Du­cati. “No hero­ics, I just kept it steady,” he said. Ewan Hamil­ton gave Hose a harder time in the Light­weight 250cc race the fol­low­ing af­ter­noon. De­spite mak­ing a bet­ter start, Hose had been de­moted to sec­ond place by Hamil­ton at the end of the open­ing 4.24-mile circuit. He then went up the in­side of the Scot sec­ond time round Cross Four Ways cor­ner, only to again lose out on the long drag back into Castle­town past Great Meadow. At half-dis­tance there was only 0.158 of a sec­ond be­tween the pair, with Hamil­ton again to the fore on the Suzuki. Jeff Ward was also well in the mix on his sim­i­lar mount. Very lit­tle cov­ered the three ma­chines as they pow­ered down the start and fin­ish straight line astern. Then, all of a sud­den, Hose had a 1.36-sec­ond ad­van­tage on Pete and Sue Coogan’s Ar­row. The lead was up to 4.2 sec­onds after five laps and dou­bled again to 9.6s at the com­ple­tion of the sixth and fi­nal circuit.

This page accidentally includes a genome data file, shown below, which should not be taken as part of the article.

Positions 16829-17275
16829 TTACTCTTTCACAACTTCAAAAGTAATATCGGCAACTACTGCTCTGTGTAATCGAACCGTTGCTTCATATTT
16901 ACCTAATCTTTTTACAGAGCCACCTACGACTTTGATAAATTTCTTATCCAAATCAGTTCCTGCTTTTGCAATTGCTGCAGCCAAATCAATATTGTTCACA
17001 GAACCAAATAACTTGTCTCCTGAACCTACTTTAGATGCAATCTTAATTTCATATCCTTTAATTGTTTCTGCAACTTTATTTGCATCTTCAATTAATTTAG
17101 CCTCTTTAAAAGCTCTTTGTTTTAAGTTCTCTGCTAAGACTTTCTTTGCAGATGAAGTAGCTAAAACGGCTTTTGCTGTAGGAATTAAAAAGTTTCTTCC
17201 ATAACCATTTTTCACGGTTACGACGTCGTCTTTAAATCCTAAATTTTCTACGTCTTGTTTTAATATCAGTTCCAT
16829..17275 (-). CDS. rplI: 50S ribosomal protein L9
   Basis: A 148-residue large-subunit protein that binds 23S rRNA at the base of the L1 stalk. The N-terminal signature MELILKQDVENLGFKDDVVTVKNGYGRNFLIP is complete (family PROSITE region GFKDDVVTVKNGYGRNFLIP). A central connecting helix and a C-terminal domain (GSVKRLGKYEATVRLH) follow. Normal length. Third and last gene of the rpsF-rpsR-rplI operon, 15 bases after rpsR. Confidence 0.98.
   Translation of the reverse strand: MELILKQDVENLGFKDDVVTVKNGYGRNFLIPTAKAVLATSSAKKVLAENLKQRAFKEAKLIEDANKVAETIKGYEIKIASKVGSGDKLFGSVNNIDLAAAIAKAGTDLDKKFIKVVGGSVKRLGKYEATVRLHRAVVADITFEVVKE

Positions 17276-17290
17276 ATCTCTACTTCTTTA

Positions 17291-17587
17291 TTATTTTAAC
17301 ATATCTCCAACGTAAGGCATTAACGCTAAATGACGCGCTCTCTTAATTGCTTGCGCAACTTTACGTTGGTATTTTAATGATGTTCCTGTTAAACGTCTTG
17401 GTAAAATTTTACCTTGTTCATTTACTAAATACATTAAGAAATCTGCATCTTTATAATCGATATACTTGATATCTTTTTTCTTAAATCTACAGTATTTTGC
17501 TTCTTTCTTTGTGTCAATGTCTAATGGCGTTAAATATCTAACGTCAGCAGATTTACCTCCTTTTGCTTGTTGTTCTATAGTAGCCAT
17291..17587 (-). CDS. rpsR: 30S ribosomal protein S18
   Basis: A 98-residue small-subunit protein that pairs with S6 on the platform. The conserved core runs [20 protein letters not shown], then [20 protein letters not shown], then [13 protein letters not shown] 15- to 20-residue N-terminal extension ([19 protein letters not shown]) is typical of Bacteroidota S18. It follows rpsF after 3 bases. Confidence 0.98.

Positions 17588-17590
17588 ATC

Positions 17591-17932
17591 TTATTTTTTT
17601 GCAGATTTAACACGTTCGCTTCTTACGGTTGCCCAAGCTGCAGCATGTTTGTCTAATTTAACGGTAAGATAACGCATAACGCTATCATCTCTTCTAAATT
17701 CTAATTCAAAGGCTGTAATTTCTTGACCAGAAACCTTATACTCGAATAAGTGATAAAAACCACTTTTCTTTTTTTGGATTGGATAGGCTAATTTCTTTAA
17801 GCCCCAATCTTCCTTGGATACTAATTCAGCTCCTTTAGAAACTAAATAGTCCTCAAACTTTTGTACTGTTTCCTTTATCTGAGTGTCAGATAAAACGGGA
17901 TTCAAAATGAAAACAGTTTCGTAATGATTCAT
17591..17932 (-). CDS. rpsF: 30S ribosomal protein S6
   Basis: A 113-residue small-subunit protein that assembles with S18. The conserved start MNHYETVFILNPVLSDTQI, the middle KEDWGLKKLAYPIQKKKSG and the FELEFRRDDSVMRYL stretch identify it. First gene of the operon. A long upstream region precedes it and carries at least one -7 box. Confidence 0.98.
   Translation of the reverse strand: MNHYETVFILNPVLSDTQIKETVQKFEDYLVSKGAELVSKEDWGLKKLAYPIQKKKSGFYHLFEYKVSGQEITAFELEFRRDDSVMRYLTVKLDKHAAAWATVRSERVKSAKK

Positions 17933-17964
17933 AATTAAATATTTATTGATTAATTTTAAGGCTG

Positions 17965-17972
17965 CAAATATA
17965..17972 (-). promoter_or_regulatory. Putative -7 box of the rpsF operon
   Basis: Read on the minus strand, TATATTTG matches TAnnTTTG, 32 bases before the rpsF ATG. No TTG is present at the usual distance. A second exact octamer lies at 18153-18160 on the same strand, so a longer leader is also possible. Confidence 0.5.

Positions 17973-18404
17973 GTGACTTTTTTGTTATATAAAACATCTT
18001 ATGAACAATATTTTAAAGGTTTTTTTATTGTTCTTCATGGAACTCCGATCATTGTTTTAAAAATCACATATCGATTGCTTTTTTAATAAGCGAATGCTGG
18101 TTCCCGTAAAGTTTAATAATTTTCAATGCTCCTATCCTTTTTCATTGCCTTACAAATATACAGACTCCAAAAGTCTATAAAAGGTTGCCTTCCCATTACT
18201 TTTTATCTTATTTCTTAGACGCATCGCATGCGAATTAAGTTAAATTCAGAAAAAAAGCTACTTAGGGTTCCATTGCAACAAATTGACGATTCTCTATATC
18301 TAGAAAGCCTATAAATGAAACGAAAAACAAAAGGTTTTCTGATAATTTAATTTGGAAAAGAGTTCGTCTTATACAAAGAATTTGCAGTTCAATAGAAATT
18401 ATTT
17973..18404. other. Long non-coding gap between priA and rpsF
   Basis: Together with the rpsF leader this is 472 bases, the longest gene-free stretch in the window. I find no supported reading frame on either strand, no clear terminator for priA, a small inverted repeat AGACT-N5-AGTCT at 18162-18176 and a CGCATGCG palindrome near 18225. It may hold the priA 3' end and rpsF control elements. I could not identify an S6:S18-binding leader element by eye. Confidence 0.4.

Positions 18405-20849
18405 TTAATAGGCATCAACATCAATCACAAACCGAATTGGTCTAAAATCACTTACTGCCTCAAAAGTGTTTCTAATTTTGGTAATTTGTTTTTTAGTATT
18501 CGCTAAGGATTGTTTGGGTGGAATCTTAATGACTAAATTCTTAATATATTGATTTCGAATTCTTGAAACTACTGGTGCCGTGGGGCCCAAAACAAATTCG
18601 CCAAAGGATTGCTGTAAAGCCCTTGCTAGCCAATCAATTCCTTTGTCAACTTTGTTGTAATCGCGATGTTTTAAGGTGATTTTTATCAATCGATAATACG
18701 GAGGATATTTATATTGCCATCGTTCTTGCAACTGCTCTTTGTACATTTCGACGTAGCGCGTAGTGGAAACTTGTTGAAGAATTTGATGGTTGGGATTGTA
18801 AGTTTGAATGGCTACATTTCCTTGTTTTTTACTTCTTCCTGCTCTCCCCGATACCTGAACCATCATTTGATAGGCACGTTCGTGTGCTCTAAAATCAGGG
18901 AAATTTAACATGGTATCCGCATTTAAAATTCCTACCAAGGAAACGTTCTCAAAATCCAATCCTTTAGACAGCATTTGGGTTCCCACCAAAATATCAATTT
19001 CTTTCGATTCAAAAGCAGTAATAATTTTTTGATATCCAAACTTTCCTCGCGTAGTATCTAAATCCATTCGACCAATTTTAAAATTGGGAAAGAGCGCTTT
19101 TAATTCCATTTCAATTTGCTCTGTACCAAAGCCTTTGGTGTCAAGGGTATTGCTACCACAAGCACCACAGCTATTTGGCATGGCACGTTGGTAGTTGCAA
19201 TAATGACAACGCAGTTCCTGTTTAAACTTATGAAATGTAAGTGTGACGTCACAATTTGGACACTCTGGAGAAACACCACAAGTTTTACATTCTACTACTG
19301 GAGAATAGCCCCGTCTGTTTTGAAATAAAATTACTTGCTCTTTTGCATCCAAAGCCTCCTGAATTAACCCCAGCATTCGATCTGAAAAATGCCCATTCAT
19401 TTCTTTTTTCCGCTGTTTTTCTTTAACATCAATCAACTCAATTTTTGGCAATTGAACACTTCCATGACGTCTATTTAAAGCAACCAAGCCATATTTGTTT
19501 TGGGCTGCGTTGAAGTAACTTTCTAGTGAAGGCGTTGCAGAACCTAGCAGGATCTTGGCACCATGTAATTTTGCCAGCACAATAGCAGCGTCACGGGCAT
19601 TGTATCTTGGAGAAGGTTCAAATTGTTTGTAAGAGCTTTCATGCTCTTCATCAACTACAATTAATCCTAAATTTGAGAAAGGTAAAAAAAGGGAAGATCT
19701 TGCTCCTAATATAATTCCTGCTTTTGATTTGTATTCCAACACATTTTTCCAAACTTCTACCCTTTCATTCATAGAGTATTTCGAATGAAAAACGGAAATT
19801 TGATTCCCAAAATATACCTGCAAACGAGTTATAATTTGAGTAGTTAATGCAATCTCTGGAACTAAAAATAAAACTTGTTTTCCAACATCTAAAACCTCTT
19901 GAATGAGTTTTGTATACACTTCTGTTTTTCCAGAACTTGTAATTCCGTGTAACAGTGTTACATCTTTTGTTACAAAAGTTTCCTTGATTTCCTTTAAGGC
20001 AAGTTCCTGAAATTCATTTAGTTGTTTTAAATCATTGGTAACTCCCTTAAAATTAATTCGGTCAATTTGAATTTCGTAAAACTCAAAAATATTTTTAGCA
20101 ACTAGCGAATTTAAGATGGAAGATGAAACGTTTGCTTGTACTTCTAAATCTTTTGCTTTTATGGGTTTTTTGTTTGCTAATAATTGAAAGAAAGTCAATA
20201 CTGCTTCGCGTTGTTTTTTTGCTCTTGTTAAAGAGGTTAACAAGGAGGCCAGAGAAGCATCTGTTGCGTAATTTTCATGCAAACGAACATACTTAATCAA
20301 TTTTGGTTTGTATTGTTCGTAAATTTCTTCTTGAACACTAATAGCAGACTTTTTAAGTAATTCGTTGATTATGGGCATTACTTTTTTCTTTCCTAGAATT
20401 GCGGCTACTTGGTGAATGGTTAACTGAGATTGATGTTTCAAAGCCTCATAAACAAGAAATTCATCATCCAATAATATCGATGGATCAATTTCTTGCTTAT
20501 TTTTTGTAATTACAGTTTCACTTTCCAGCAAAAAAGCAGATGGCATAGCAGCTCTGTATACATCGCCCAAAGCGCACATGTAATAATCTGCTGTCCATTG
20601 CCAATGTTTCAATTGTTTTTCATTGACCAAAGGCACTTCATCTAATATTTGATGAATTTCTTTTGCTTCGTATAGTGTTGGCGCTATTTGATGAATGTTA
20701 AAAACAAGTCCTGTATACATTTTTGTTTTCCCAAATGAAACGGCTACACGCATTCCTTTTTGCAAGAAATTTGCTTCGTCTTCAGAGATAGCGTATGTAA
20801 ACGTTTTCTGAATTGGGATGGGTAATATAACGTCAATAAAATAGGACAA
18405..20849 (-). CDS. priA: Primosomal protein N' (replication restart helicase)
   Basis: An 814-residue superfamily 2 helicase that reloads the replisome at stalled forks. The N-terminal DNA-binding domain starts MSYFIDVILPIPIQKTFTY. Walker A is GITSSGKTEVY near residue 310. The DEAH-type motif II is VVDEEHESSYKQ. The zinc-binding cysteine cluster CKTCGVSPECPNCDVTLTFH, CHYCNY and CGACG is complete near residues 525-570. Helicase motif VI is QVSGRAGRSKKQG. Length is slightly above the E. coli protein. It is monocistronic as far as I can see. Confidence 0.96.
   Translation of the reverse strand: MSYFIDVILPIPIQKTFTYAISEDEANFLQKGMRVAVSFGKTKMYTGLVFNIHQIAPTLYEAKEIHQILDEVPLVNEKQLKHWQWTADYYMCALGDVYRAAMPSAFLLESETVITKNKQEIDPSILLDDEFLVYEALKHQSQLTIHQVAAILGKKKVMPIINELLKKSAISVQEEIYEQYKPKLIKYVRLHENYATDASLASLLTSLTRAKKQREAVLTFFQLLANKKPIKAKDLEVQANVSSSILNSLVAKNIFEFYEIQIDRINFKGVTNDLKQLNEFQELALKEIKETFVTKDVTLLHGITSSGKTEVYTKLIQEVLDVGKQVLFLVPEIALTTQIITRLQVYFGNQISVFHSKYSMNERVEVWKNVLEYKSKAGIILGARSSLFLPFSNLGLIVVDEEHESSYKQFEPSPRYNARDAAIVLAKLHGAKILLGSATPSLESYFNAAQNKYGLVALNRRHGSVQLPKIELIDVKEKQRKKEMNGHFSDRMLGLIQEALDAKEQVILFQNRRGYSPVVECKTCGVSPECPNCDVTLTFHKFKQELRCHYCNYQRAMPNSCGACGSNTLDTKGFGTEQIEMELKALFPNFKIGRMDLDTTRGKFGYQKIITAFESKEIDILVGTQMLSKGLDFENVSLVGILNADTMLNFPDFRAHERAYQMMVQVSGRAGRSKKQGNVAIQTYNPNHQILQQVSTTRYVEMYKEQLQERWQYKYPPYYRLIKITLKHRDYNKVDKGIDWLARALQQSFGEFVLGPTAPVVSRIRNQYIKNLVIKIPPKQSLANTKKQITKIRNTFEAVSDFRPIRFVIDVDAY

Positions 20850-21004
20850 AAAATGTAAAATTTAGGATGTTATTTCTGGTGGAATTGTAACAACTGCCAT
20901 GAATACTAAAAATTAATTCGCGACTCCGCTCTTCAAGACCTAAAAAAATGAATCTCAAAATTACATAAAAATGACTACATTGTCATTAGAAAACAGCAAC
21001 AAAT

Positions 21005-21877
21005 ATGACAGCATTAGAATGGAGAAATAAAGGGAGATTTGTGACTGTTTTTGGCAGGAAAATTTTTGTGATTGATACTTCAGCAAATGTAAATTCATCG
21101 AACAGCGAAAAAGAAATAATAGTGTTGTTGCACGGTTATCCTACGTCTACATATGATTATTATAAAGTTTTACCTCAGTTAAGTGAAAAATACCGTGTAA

“I couldn’t get clear of Ewan to be­gin with. He blocked me well on the tight turns, he was rid­ing fairly but I knew that I had to get rid and make a break for it so I upped the pace late on.” Hamil­ton re­vealed gear prob­lems with his Suzuki, but praised his ri­val for rid­ing a tremen­dous race. “It was my first time back after a cou­ple of years and I was a bit rusty early on, I didn’t qual­ify well.” Ward was an­noyed with him­self for over­shoot­ing Bal­labeg Hair­pin on the brakes, los­ing time. He was four sec­onds down on Hamil­ton at the close and 21.3s up on Brian Ma­teer, whose fel­low Ul­ster­man, Barry David­son, was fifth. Dominic Her­bert­son also scored a PRE-TT dou­ble, but he so eas­ily could have walked away with a hat-trick of wins on the Davies Motorsport ma­chines. The Hex­ham man won both the 350cc and 500cc races, but quite lit­er­ally threw away a third when he came off the 500 Honda-4 ex­it­ing Cross Four Ways on lap two of the 850cc event. Her­bert­son’s maiden win on the tree and wall-lined pub­lic road course came in the Se­nior after a great race with Alan Oversby on a sis­ter bike. Steve Fer­gu­son grabbed the start on his Green­hall Rac­ing Honda, but was soon rel­e­gated to third by the two Davies’ team rid­ers. Oversby, by far the most ex­pe­ri­enced of the pair on the course, held the lead un­til lap three when he and Her­bert­son swapped places at the front, but there was rarely more than halfa-sec­ond be­tween them ei­ther way. At three-quar­ter dis­tance in an ex­cit­ing eight-lap con­test the lead was 0.194 of a sec­ond in Her­bert­son’s favour. Oversby grabbed the reins back on lap seven and the pair were side-by-side pow­er­ing down the by­pass for the penul­ti­mate time. At the che­quered cloth, Her­bert­son took the ver­dict by 0.251 sec­ond to reg­is­ter his first PRE-TT Classic win. “That was un­real,” he ex­claimed. “Alan dished out a les­son or two, I have a lot more to learn yet. “He showed me his front wheel at Sta­dium cor­ner on the last lap and I thought that he had me, but he was duffed-up by back­mark­ers and I nipped past him on the sprint to the line. “The fans like to see good races, so I hoped they en­joyed that,” said BoltonLe-sands man Oversby. “I had him, but I se­lected the wrong gear com­ing out of Castle­town Cor­ner and couldn’t get go­ing, so he slip­streamed past.” Mike Hose fin­ished third on the Ri­p­ley Land G50 at a 40-sec­ond mar­gin. “It was a lonely ride, but I got the bike back in one piece so I’m well happy,” said the More­ton man. Best of the course new­com­ers was An­thony Ni­cholls of Dhoon on the Petty Somer­field Nor­ton. Win num­ber two for Dom Her­bert­son came later the same day after an­other close con­test with team-mate Oversby in the 350cc Ju­nior. But the sting was taken out of this event when it was red-flagged twice, the first time